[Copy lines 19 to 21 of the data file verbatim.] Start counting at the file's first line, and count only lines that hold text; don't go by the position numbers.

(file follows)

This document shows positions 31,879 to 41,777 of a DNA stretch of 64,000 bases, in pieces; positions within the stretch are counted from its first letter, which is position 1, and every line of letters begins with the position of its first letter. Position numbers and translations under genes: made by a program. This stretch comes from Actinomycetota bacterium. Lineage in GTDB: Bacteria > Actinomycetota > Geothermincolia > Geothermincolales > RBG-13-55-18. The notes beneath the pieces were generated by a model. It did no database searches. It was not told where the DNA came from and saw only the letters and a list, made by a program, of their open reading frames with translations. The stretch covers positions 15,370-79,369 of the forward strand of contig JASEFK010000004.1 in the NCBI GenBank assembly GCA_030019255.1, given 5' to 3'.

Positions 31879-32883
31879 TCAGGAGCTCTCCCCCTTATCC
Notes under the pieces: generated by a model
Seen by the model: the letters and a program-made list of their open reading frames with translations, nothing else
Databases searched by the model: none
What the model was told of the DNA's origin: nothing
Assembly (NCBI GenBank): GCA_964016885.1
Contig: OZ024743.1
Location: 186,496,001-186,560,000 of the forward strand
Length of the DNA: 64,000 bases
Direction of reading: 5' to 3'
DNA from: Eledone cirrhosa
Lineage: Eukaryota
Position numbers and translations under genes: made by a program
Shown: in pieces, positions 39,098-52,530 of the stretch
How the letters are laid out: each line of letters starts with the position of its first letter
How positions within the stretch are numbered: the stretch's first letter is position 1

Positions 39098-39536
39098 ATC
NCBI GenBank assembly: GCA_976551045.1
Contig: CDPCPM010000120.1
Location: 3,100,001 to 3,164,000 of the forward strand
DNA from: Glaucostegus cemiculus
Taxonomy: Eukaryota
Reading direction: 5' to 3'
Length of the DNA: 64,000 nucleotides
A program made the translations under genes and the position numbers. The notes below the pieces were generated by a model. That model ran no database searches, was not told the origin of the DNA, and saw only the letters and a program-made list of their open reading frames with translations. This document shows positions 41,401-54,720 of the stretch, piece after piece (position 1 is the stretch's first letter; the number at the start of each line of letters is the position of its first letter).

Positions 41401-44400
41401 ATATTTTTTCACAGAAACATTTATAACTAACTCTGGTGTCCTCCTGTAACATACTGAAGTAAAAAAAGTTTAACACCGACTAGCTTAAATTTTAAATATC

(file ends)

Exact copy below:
Positions 39098-39536
39098 ATC
NCBI GenBank assembly: GCA_976551045.1